13 FERMENTED FOOD WITH PROBIOTICS

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In a healthy person, beneficial bacteria are considered those that don’t allow pathogenic bacteria to form colonies. Consuming probiotic foods on a daily base is the simple and safer way to introduce beneficial organisms into our system, By doing so we improve to our digestion while boosting the entire immune system.

If you are interested in learning more about how probiotic foods help your health, I invite you to continue reading this article where you will find information that can guide you.

Here is a list of 13 super healthy probiotic foods.

1. Yogurt
Yogurt is one of the most common commercial sources of probiotics in the West. It’s produced by fermenting milk with “good” bacteria, mainly lactic ferments and bifido bacter. Additionally, yogurt may be suitable for people with lactose intolerance. This is because the bacteria turn some of the lactose into lactic acid, which is why yogurt tastes sour.

However, keep in mind that not all yogurts contain live probiotics. In some cases, they may have been eliminated during processing. For this reason, make sure you choose yogurt with active cultures, read careful the information on the package that must indicate this. Yogurt obtained from goat’s milk generally contains higher quantities of lactic ferments and lower quantities of fats and sugars, as well as being more easily digested.

Find out how to make your own homemade yogurt in the article “Easy homemade yogurt“.

2. Kefir
Kefir is a fermented probiotic milk beverage. It is produced by adding kefir grains to cow or goat milk, there is also a water-based version.

Kefir grains are cultures of lactic ferments and yeast similar to tiny cauliflowers. While yogurt is probably the most consumed probiotic food in the West, kefir is actually a better source. Kefir contains several strains of ‘good’ bacteria and yeasts which make it a potent and diverse product .

Same as for yogurt, kefir is generally well tolerated by lactose intolerant people, and it can also be produced in the vegan version using water as a base instead of milk.

Water kefir is also a probiotic drink. Same as kombucha, it requires an initial culture of bacteria and yeast, which comes in the form of water kefir grains. These are available online, in health food stores, or from fermented food aficionados.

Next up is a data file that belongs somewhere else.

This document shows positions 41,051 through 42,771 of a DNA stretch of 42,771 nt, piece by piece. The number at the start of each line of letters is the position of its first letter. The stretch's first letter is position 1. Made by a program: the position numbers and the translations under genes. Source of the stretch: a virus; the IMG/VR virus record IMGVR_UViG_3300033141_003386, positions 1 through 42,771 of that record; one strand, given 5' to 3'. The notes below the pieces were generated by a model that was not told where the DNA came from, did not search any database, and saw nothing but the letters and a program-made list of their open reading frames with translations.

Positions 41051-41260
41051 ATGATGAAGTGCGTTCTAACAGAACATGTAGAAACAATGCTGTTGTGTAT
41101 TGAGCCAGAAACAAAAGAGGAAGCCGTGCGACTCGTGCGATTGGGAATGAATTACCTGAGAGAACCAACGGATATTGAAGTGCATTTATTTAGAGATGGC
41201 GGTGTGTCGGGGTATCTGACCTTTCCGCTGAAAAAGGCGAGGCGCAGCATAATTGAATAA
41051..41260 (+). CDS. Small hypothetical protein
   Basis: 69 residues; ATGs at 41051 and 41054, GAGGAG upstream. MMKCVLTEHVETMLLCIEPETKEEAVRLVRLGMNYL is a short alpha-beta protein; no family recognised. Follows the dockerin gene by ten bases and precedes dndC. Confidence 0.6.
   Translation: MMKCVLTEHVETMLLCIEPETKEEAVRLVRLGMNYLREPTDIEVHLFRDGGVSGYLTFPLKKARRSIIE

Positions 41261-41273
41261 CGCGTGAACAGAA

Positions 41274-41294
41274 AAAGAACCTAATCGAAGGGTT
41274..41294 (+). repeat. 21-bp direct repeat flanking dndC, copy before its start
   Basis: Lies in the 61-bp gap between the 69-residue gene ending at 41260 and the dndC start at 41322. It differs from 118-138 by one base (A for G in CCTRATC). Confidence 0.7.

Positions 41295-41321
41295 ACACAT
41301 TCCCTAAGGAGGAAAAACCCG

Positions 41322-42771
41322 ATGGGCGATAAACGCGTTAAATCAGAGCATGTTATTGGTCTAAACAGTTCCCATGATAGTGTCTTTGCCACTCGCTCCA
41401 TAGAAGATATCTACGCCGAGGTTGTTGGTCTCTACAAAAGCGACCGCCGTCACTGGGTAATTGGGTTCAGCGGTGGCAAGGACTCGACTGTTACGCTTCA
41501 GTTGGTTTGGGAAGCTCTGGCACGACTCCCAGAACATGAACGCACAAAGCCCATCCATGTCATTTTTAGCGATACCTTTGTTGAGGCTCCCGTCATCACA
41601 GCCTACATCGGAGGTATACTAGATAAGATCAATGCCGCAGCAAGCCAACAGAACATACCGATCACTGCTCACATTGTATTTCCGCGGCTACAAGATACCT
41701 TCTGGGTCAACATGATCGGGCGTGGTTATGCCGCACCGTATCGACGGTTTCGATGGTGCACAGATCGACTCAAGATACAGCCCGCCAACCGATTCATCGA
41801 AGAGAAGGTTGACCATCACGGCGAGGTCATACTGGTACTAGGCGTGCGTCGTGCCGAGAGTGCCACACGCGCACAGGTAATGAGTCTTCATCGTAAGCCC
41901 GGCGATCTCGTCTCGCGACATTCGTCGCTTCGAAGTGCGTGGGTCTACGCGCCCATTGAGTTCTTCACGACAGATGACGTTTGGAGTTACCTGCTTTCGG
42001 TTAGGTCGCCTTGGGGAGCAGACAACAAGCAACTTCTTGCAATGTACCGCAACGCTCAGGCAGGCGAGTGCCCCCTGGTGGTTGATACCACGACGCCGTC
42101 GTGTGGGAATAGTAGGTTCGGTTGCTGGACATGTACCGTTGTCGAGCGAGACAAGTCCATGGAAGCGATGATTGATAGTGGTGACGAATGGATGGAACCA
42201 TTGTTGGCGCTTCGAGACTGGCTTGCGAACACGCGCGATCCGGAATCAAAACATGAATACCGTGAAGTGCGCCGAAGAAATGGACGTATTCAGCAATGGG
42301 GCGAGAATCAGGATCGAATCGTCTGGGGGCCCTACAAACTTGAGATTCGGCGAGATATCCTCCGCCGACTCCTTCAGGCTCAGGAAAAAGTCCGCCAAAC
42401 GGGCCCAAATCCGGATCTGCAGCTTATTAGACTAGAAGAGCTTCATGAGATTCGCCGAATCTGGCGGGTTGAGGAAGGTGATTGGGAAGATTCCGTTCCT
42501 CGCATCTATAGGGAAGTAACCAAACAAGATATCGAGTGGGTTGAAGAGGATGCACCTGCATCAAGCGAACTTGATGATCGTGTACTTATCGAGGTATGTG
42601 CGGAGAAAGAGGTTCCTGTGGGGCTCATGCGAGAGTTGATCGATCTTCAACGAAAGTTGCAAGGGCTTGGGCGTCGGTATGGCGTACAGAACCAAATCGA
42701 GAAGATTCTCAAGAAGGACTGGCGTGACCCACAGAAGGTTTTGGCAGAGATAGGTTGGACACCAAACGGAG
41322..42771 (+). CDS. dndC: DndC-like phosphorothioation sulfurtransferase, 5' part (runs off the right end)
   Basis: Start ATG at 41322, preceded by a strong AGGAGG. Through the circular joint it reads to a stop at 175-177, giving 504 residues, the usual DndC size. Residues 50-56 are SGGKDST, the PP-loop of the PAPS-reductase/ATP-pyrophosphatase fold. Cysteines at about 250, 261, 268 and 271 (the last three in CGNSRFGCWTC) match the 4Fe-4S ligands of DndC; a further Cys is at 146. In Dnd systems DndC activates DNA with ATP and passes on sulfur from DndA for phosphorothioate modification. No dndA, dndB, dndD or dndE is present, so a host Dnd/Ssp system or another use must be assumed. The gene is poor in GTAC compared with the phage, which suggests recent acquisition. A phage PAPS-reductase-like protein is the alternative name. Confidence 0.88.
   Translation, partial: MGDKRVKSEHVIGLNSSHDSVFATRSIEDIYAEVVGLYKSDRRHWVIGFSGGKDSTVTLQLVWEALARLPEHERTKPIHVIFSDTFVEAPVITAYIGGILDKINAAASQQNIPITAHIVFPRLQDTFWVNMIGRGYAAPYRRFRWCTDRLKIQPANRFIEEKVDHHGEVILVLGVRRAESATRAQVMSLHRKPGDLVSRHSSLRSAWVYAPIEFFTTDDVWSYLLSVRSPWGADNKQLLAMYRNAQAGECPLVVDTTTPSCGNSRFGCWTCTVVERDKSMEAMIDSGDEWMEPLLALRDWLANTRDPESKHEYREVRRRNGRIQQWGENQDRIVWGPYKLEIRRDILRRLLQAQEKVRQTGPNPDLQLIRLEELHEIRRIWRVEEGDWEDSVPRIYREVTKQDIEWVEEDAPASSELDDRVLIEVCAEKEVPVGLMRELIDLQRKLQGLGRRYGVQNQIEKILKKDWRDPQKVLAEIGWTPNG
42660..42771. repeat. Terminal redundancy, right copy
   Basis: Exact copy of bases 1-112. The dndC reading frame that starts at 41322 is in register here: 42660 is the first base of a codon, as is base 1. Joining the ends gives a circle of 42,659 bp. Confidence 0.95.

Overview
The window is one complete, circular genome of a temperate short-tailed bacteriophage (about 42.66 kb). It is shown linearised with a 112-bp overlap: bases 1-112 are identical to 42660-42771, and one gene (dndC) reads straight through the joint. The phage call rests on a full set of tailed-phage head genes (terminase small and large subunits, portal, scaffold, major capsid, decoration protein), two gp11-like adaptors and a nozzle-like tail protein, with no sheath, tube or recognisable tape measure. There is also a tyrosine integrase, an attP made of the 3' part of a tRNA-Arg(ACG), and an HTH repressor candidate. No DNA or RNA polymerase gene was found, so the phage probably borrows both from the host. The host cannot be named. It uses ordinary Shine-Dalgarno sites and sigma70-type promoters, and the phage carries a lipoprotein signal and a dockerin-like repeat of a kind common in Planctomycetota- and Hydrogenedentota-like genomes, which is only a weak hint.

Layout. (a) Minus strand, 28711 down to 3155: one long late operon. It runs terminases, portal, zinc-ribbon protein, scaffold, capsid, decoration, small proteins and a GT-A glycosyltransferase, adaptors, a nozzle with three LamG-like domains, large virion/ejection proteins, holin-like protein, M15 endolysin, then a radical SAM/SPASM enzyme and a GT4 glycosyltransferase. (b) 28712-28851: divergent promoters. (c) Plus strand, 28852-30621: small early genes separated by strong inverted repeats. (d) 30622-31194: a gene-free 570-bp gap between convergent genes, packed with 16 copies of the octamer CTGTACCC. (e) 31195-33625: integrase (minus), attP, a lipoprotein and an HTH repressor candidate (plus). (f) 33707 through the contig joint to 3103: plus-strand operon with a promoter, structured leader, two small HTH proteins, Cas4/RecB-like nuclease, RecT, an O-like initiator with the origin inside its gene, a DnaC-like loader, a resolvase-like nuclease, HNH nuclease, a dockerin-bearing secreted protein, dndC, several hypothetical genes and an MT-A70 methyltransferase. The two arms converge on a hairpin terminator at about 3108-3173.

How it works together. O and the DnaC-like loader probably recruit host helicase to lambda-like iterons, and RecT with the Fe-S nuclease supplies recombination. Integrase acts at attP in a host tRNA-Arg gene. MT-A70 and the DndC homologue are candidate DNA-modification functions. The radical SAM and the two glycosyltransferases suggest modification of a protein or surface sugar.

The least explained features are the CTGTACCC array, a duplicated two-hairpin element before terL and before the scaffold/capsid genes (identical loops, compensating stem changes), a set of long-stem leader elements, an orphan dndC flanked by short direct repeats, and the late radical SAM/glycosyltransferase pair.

Water kefir grains help ferment sugar in water, milk or coconut water, to form a drink with a delicate and healthy flavor. With proper care, the grains grow regularly and survive for years.

Here is a very easy method to always have your kefir at home: “How to make kefir: easy method from commercial kefir“.

3. Sauerkraut
Sauerkraut is finely sliced cabbage that has been fermented by lactic acid bacteria.

It is one of the oldest traditional foods and is especially popular in Northern Europe. They have a sour, salty taste and can be stored for months in an airtight container.

In addition to probiotic qualities, sauerkraut is rich in fiber and vitamins C, B and K, iron and manganese. Sauerkraut also contains a high content of antioxidants, including lutein, which is particularly important for eye health.

Be sure to choose unpasteurized sauerkraut if you decide to buy them, as pasteurization normally kills or degrade live, active bacteria.

How to make a delicious Kimchi

4. Kimchi
Kimchi is a fermented and spiced Korean side dish. Cabbage is usually the main ingredient, but it can also be prepared with other vegetables, generally flavored with chilli, garlic, ginger, shallot and salt. Cabbage-based kimchi, just like sauerkraut, is rich in certain vitamins and minerals, including vitamin K, vitamin B2, and iron.

As a kimchi lover myself, I have posted these articles that will guide you in case you wish to know more about Kimchi and how it is made: “3 Secrets to make a perfect kimchi“, “Lactic fermentation: How to make kimchi

5. Tempeh
Tempeh is a soy-based product that is cooked and fermented with  yeast that makes the soy more digestible. The result is a solid patty that can be sliced, grated, chopped or grilled. Its flavor is reminiscent of mushrooms with a hint of hazelnut.